(b) When reviewing the recommended decision, the IBIA or the Secretary may consider and decide all issues properly raised by any party to the appeal, based on the record.

(c) The decision of the Secretary or of the IBIA shall:

(1) Be in writing;

(2) Specify the findings of fact or conclusions of law which are modified or reversed;

(3) Give reasons for the decision, based on the record; and

(4) State that the decision is final for the Department.

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§900.175   Will an appeal hurt an Indian tribe or tribal organization's position in other contract negotiations?

No. A pending appeal will not affect or prevent the negotiation or award of another contract.

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§900.176   Will the decisions on appeals be available for the public to review?

Yes. The Secretary shall publish all final decisions from the ALJs, the IBIA, and the Secretary of Health and Human Services.

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Applicability of the Equal Access to Justice Act

§900.177   Does the Equal Access to Justice Act (EAJA) apply to appeals under this subpart?

Yes. EAJA claims against DOI or HHS will be heard under 43 CFR 4.601 through 4.628. For HHS, appeals from an EAJA award will be according to 25 CFR 900.165(b).

[75 FR 31701, June 4, 2010]

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Subpart M—Federal Tort Claims Act Coverage General Provisions

§900.180   What does this subpart cover?

This subpart explains the applicability of the Federal Tort Claims Act (FTCA). This section covers:

(a) Coverage of claims arising out of the performance of medical-related functions under self-determination contracts;

(b) Coverage of claims arising out of the performance of non-medical-related functions under self-determination contracts; and

(c) Procedures for filing claims under FTCA.

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§900.181   What definitions apply to this subpart?

Indian contractor means:

(1) In California, subcontractors of the California Rural Indian Health Board, Inc. or, subject to approval of the IHS Director after consultation with the DHHS Office of General Counsel, subcontractors of an Indian tribe or tribal organization which are:

(i) Governed by Indians eligible to receive services from the Indian Health Service;

(ii) Which carry out comprehensive IHS service programs within geographically defined service areas; and

(iii) Which are selected and identified through tribal resolution as the local provider of Indian health care services.

(2) Subject to the approval of the IHS Director after consultation with the DHHS Office of General Counsel, Indian tribes and tribal organizations which meet in all respects the requirements of the Indian Self-Determination Act to contract directly with the Federal Government but which choose through tribal resolution to subcontract to carry out IHS service programs within geographically defined service areas with another Indian tribe or tribal organization which contracts directly with IHS.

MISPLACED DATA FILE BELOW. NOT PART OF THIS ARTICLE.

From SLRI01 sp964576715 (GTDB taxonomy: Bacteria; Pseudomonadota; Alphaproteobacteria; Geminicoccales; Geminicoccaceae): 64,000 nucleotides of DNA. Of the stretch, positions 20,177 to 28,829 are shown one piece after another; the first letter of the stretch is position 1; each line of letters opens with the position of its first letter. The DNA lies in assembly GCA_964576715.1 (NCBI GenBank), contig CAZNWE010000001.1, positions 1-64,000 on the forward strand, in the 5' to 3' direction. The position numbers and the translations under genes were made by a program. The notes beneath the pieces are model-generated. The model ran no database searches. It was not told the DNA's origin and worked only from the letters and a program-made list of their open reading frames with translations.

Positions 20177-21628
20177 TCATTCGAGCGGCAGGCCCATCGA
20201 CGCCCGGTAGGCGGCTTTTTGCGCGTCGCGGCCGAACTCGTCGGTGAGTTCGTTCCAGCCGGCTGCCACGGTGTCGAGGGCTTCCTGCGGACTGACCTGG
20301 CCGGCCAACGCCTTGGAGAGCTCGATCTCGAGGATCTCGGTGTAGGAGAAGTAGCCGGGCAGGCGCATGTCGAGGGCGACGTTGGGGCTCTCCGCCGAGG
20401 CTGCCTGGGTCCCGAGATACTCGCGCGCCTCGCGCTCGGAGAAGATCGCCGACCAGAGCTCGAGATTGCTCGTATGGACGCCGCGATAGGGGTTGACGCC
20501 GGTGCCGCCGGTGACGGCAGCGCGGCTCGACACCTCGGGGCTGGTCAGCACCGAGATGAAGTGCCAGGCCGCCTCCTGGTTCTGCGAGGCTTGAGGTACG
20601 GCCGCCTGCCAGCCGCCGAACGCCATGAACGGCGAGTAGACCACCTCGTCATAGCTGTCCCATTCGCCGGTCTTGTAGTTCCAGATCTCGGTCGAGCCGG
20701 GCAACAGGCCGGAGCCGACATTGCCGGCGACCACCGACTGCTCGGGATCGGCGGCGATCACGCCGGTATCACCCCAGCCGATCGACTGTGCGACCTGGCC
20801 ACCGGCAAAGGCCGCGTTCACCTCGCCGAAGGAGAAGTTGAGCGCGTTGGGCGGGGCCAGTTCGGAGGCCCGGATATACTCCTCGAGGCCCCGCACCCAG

(3) Any other contractor that qualifies as an “Indian contractor” under the Indian Self-Determination Act.

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§900.182   What other statutes and regulations apply to FTCA coverage?

A number of other statutes and regulations apply to FTCA coverage, including the Federal Tort Claims Act (28 U.S.C. 1346(b), 2401, 2671-2680) and related Department of Justice regulations in 28 CFR part 14.

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§900.183   Do Indian tribes and tribal organizations need to be aware of areas which FTCA does not cover?

Yes. There are claims against self-determination contractors which are not covered by FTCA, claims which may not be pursued under FTCA, and remedies that are excluded by FTCA. General guidance is provided below as to these matters but is not intended as a definitive description of coverage, which is subject to review by the Department of Justice and the courts on a case-by-case basis.

(a) What claims are expressly barred by FTCA and therefore may not be made against the United States, an Indian tribe or tribal organization? Any claim under 28 U.S.C. 2680, including claims arising out of assault, battery, false imprisonment, false arrest, malicious prosecution, abuse of process, libel, slander, misrepresentation, deceit, or interference with contract rights, unless otherwise authorized by 28 U.S.C. 2680(h).

(b) What claims may not be pursued under FTCA? (1) Except as provided in §900.181(a)(1) and §900.189, claims against subcontractors arising out of the performance of subcontracts with a self-determination contractor;

(2) Claims for on-the-job injuries which are covered by workmen's compensation;

(3) Claims for breach of contract rather than tort claims; or

(4) Claims resulting from activities performed by an employee which are outside the scope of employment.

(c) What remedies are expressly excluded by FTCA and therefore are barred? (1) Punitive damages, unless otherwise authorized by 28 U.S.C. 2674; and

(2) Other remedies not permitted under applicable state law.

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§900.184   Is there a deadline for filing FTCA claims?

Yes. Claims shall be filed within 2 years of the date of accrual. (28 U.S.C. 2401).

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§900.185   How long does the Federal government have to process an FTCA claim after the claim is received by the Federal agency, before a lawsuit may be filed?

Six months.

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§900.186   Is it necessary for a self-determination contract to include any clauses about Federal Tort Claims Act coverage?